x
Breaking News
More () »

It's Healthy Aging Month | What you should know about good and bad cholesterol

According to the CDC, 28 million adults in the United States have total cholesterol levels that are outside the norm.

MEMPHIS, Tenn. — Here at ABC24, we are all about keeping you healthy. September is Healthy Aging Month, and we can always improve our lifestyle, starting with cholesterol.

High cholesterol has no symptoms, so many people do not know that their cholesterol is too high.

According to the CDC, 28 million adults in the United States have total cholesterol levels that are outside the norm.

Having high blood cholesterol raises the risk of heart disease, which is the leading cause of death and stroke.

Methodist South Hospital Chief Medical Officer Dr. Amit Prasad said having a heart-healthy diet is really an overall responsibility that you have to look at. There are several factors that contribute to it.

“Everybody should get their cholesterol checked. I think it’s really important. Some people are at higher risk of heart disease, strokes... and know what their target should be,” Prasad said.

Unfortunately, bad cholesterol is a silent killer. Prasad said it is important to get your primary physician to do a blood test, so that you know your levels.

“It is important for you to understand what these numbers mean. He’s probably going to come back to you with three different numbers,” Prasad stated.

One of those numbers will be your LDL, or low-density lipoprotein, which is the bad cholesterol that builds up on the wall of your blood vessels. It then leaves plaque over a period of time, which narrows your blood vessels and blocks the flow to and from your heart and other organs.

“The other, maybe the HDL or the high-density lipoprotein, which is the good cholesterol. The third number he may come to you with is the triglyceride level. Now the LDL or the triglyceride level, lower is better,” Prasad said. “This cholesterol can increase the risk of heart disease and strokes, so you need to do all you can to keep that number as low as possible.”

Prasad said there are three important steps that you can take to either lower your cholesterol or maintain your healthy levels, starting with exercise.

“It can actually help increase your HDL or your good cholesterol. Most people need at least 150 minutes of good exercise per week, so real intense and moderate exercises,” Prasad said. “Walking is wonderful if you can do that or any physical activity that raises your heart rate.”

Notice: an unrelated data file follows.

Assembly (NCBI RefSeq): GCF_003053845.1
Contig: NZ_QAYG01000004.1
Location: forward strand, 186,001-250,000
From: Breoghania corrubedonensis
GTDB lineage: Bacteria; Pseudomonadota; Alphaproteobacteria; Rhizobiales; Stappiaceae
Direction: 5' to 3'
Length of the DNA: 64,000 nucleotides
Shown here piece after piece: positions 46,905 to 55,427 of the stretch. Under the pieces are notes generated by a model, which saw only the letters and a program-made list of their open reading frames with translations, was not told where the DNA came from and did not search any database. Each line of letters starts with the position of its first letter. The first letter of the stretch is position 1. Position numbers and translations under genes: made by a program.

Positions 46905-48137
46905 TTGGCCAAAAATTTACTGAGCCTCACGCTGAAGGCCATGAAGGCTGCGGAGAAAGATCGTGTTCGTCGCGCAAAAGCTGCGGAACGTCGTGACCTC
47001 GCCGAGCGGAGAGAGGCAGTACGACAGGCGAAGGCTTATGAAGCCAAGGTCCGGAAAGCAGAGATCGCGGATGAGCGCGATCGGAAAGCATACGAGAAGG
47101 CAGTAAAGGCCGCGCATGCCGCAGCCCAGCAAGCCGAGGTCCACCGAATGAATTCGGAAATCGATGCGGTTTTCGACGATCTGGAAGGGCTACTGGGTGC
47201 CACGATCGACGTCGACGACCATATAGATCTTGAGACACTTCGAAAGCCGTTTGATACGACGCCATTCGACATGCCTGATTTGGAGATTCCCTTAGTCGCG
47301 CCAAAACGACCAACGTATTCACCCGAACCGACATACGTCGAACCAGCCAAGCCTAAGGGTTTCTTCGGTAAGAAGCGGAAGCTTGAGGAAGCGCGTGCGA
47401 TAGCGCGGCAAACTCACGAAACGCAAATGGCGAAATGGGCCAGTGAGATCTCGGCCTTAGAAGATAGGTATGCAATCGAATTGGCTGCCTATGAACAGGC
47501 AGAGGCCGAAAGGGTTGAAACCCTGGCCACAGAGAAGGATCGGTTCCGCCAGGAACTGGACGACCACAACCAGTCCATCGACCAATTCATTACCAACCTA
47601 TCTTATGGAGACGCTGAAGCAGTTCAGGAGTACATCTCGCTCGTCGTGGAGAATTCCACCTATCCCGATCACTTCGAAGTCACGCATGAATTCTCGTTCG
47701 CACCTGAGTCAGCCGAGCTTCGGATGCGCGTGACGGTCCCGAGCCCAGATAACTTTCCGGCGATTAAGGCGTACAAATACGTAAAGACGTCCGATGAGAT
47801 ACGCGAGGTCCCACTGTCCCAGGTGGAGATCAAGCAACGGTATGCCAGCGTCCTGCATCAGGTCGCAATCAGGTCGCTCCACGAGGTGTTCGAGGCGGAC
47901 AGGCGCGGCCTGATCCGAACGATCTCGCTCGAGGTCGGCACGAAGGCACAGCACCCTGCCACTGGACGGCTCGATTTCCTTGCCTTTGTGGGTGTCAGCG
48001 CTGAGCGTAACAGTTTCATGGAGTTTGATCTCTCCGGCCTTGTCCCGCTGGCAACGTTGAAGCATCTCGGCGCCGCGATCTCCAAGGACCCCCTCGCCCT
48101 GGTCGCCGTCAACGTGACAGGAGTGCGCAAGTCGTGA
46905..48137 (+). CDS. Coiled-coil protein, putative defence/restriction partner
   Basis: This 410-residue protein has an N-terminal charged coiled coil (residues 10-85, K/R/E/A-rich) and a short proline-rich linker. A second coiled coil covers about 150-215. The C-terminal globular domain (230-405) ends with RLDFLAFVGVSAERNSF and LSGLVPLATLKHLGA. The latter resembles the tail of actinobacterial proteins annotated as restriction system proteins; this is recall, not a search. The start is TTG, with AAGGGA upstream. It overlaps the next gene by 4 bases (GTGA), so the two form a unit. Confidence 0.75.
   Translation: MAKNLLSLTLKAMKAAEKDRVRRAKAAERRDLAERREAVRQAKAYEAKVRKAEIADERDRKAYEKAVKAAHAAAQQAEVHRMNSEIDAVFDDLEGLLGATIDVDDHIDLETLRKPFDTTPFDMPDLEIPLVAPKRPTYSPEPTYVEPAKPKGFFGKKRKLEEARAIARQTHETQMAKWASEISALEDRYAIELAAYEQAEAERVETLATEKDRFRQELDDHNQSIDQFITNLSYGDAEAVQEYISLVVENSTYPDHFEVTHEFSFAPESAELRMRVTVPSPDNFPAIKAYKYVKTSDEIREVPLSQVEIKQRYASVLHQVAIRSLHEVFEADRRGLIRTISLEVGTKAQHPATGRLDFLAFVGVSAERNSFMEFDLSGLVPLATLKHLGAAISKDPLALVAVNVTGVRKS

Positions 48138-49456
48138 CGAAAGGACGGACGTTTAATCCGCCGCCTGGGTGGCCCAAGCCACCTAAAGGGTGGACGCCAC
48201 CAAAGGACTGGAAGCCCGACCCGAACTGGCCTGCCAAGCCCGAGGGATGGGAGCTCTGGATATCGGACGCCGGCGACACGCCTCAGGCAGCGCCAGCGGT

Watching your diet is also key. Cholesterol is mainly in different meats, egg yolks, shrimp, and whole milk dairy products, so monitoring how many milligrams you consume is important.

Instead, you should eat foods that are high in soluble fiber like whole grain cereals, fruits, and legumes. This will help prevent your digestive tract from absorbing cholesterol.

“Really a heart-healthy diet is not just one thing. It’s several things that you have to look at.”

Health professionals suggest that you have your cholesterol checked every four to six years.

Also, for those who have heart disease, diabetes, or who have a family history of high cholesterol, Prasad recommended that you get their cholesterol checked more often.

“When you get the blood test, break it down to the good and bad cholesterol, so you know which one is high and what your numbers are, because your target will depend on you, your risk factor, and family history,” Prasad said. “Some people who already have heart disease or diabetes may need to be on a stricter diet.”

Prasad also recommended talking to your doctor or even a dietician to determine how many milligrams of cholesterol you should consume.

Another thing to be reminded of is your alcohol intake. It adds extra calories, which can lead to weight gain, and affect your levels, putting your health at risk.

Health professionals said men should have no more than two drinks and women should do no more than one drink a day.

RELATED: Pressure growing to remove PFAS from fast food wrappers

RELATED: Yes, eating more fiber can help with weight loss and maintaining a healthy weight

RELATED: No, taking low-dose aspirin daily to prevent heart disease is not recommended for most people

Paid Advertisement

Before You Leave, Check This Out